Tuesday, June 18, 2013

Hively v. Allis-Chalmers Energy, Inc., No. 13-106, 2013 WL 2557629 (W.D.P.a. June 10, 2013).

On June 10, 2013, the District Court for the Western District of Pennsylvania denied Defendant well operator’s motions to dismiss claims brought by well supervisors for over-time pay violations.

The Plaintiffs were well supervisors, who brought three claims against Defendant Allis-Chalmers: 1) violation of over-time pay requirements of the Pennsylvania Minimum Wage Act of 1988 (PMWA); 2) violation of the Pennsylvania Wage Payment and Collection Law (WPCL); 3) common law unjust enrichment.

The Defendant well operator moved to dismiss all three claims. As to the PMWA claim, the Defendant alleged that the Plaintiffs fell under an exception to overtime requirements because the Plaintiffs were employed in an “executive capacity.” The court found that the Plaintiff’s had plead sufficient facts in describing employment roles that lack executive functions because the “supervisors” were required to perform menial tasks, could not participate in the hiring process and were without any authority to contract with other parties on behalf of the Defendant. The court explained the “supervisor” title was nominal at best because it lacked key functions of an executive position.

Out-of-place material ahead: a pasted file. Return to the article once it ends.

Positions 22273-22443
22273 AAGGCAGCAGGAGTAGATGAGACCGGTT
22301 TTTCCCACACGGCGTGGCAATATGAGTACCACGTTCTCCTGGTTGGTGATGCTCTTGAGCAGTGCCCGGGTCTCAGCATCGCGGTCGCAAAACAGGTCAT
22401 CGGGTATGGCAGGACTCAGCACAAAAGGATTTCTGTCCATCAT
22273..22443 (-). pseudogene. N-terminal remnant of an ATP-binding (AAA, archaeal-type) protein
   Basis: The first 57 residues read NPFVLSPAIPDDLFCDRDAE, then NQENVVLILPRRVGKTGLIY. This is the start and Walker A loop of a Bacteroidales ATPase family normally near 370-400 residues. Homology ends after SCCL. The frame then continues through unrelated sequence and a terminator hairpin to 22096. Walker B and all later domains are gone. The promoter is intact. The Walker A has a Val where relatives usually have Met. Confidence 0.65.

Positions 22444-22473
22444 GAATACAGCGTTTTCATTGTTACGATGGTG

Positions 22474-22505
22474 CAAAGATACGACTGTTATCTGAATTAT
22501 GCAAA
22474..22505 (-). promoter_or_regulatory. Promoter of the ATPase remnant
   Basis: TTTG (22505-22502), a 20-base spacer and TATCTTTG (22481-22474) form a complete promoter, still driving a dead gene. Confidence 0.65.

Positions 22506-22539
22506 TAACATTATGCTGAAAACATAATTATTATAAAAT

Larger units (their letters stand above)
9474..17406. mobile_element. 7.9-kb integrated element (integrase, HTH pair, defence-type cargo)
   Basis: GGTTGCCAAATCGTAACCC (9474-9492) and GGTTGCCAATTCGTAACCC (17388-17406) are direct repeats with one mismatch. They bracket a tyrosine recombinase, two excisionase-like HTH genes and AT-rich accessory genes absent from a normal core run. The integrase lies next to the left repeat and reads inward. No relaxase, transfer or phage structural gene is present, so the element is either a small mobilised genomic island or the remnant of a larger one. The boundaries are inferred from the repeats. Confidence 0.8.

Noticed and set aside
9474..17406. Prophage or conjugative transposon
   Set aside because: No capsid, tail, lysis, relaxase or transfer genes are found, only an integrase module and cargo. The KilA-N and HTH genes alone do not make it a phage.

The court also denied Defendant’s motion to dismiss the WPCL claim. While the Defendant argued that the current scenario was without contractual obligation, a prerequisite for a WPCL claim, the court held that claims for wages under the PWMA may also be brought under the WPCL. Given the presence of the PWMA claims, the Defendants were not entitled to dismissal of the WPCL claims despite a lack of contractual obligation.

Finally, the court denied Defendant’s motion to dismiss the claim of unjust enrichment. The Defendant’s relied on 1 Pa. Const. Stat. §1504, which precludes unjust enrichment claims where a statutory remedy is otherwise available. The court distinguished between a remedy provided by statute and a statute establishing a right to recovery, and denied the motion to dismiss because the PWMA provides a right of recovery, but not a defined remedy within the meaning of §1504. Further, there was state and federal precedent that PWMA and unjust enrichment claims can coexist.

Written by: Garrett Lent, Research Assistant
Agricultural Law Resource and Reference Center
June 2013

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